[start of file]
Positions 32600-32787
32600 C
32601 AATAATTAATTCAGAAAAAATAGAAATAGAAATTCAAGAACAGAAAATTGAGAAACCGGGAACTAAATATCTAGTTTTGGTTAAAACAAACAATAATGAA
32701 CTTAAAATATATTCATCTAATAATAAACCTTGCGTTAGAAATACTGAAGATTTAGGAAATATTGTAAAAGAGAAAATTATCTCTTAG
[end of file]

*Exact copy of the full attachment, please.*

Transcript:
Positions 32600-32787
32600 C
32601 AATAATTAATTCAGAAAAAATAGAAATAGAAATTCAAGAACAGAAAATTGAGAAACCGGGAACTAAATATCTAGTTTTGGTTAAAACAAACAATAATGAA
32701 CTTAAAATATATTCATCTAATAATAAACCTTGCGTTAGAAATACTGAAGATTTAGGAAATATTGTAAAAGAGAAAATTATCTCTTAG